They say make resolutions. But others say most resolutions fail so don’t make resolutions, make goals. Make long term goals. No, make short term goals. Not only that, they tell you how you must make goals. And each person has their own rules. You could get whiplash from adjusting your plan. Arg! So which way is the road to success?
I’m not telling you to make or not make resolutions. Heck, if not setting goals works for you, go for it! But if you set goals or resolutions last year and you did not get the results you wanted, stop. Do not make another goal or resolution. At least not until after you get some clarity. Clarity about those two things takes precedence over setting goals.
Make a Plan
But, you can know who you are and where you want to go, and still get lost on the trip. If you didn’t meet last year’s goals or resolutions, examine why. It’s imperative that you know why those things didn’t work before you make your list for next year. If you had a long trip to make to a specific location, would you take off and hope you’d get to your destination? No, you’d at least look at a map. You’d choose a route, plan how long it would take, prepare the car, etc. So, think of your resolutions or goals as a road trip. Look at what you had planned for last year. What detours or rest stops did you take and why?
Actions You Can Control
Were your goals dependent upon others? For example, a goal of going to the gym with my husband or best friend is a goal that hinges on someone else’s cooperation. If my goal had been to have a Big Six Publisher publish my book by the end of the year, that’s a goal I cannot control. I can’t make my best friend, nor even my husband, be ready to go to the gym with me. Nor can I make a Big Six Publisher publish my book.
A better goal would have been that I would go to the gym three days a week. Or that I would send my manuscript to one of the big 6 publishers for consideration every three months. Or even I will research each publisher and check if they would be a good match for me.
Plan for Roadblocks
Perhaps you were more like Dean Wesley Smith in that a life change created a temporary roadblock. Then in your evaluation of how you did last year, you take that life change under consideration. For example, one year we were in the middle of remodeling my kitchen and disaster struck. A 90-foot tall tree landed on my house. Then, my husband had a 5-way cardiac by-pass followed by a stroke. My goals did not get accomplished. The kitchen remodeling stopped cold, and I got zero, nada, zip writing done in the last 6 months of that year. That meant I had to reevaluate what the road to success was under my new circumstances and adjust. In Dean’s posts, Goals and Dreams 2012 Series, he encourages you to plan how and when to start back writing. Based on my experience, that’s a fantastic idea. Small, specific, achievable goals would have helped me negotiate that roadblock.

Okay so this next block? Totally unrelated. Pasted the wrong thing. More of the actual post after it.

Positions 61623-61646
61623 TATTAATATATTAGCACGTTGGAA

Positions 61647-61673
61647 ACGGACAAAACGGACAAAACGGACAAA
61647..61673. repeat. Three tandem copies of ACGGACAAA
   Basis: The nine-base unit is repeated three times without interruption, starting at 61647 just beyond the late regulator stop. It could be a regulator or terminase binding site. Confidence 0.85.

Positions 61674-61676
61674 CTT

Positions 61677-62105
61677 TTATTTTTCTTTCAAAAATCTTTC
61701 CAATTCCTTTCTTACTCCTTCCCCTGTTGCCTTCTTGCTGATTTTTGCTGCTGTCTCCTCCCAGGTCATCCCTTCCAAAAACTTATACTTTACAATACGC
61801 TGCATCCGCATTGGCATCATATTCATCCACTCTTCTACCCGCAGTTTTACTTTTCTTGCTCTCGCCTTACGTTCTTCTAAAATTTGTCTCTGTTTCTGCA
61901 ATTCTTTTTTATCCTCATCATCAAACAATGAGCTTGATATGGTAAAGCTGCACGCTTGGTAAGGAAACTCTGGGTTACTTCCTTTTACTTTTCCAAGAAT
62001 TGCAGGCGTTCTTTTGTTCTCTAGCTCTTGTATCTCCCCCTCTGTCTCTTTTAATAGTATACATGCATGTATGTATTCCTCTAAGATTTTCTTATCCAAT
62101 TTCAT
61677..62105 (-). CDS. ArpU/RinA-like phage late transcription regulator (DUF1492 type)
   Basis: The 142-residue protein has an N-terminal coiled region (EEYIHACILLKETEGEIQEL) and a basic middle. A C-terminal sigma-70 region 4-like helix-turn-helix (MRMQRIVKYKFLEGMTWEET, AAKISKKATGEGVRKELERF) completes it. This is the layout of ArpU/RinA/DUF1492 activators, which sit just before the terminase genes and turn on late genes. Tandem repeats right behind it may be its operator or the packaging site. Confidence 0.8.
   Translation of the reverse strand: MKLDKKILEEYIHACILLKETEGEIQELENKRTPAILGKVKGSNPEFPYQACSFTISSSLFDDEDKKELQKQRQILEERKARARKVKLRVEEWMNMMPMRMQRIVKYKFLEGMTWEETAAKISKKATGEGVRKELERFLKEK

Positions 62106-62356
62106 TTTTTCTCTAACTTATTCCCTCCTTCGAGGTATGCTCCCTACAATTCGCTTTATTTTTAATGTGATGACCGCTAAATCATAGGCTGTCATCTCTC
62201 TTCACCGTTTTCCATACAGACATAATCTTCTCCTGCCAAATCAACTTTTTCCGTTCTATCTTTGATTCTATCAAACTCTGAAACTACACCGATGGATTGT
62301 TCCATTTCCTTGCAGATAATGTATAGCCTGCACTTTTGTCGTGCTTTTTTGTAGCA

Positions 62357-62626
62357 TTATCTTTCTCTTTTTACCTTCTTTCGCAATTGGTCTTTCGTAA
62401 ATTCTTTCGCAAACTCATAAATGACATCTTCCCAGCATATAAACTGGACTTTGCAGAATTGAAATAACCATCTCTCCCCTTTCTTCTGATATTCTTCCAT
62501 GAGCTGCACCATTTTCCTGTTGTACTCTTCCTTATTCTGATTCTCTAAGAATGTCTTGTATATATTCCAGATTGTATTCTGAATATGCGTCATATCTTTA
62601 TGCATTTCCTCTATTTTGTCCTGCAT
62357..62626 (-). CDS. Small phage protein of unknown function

Things to Remember
Sometimes, you can’t ever seem to get to the finish line. Did you get stuck in a ‘must be perfect loop’ never finishing your project? Or were you too tired or not in the mood and so accomplished less than you had planned? If perfectionism or moods get in your way, read Kristin Lamb’s take on 2012 and Planning for Success in the New Year.
Perhaps on your road to success, you had goals that were ‘too big.’ For example, your resolution to lose 50 pounds in three months is not only huge; it may not be safe to accomplish in that time period. Or if your goal had been to write the first draft of two novels and revise another novel AND you work a full-time job outside of writing, you have a family or moved, had a new baby, etc., those goals may have been demanding too much of yourself. That’s like trying to drive from Key West, Florida to Point Barrow, Alaska (approximately 5,500 miles or 8,800 km) without a pit stop. Look at this marathon runner’s post on the danger of setting big goals and learn about his motto: Think Big, Act Small, Start Today.
Perhaps last year’s goals or resolutions had an indefinite future. In this case, your roadmap may have taken you on multiple detours. See Coleen Patrick’s post about indefinite future goals.
Specific, Actionable Goals
Vague goals like: I’ll start blogging, I’ll lose weight, I’ll control my diabetes, or I’ll take a trip to Australia can set you up for roadblocks. These goals have the potential to be great goals, but you need to have a plan that is specific. Specific like, I will read three books on blogging and follow 4 blogs for three months. That will help me plan how to fit blogging into my life. Or for your diet, you could say that for the next three months you will eat a salad at lunch and dinner 4 out of 7 days a week. Or I’ll save X number of dollars per week for X weeks and take my trip to Australia in a specific month of a specific year. See more about how to make SMART goals in the post Five Golden Rules of Goal Setting.
If you need more help to set goals that are baby steps. Read about ROW80. This kind of goal setting allows for future needs. It allows for unplanned life events or learning something new or changing your mind. With short-term goals, you can easily adjust your goals.
My Road to Success
I don’t know about you, but after reading all these wonderful posts, I will spend January looking at the goals I want for next year. Specific goals that will carry me forward. I will take the long-term goals and break them down into 80-90 day increments. This way I can reevaluate my goals throughout the year and make adjustments as needed.
Remember, the road to Success is NOT straight.
Did last year go the way you planned? What road to success will you be following for next year?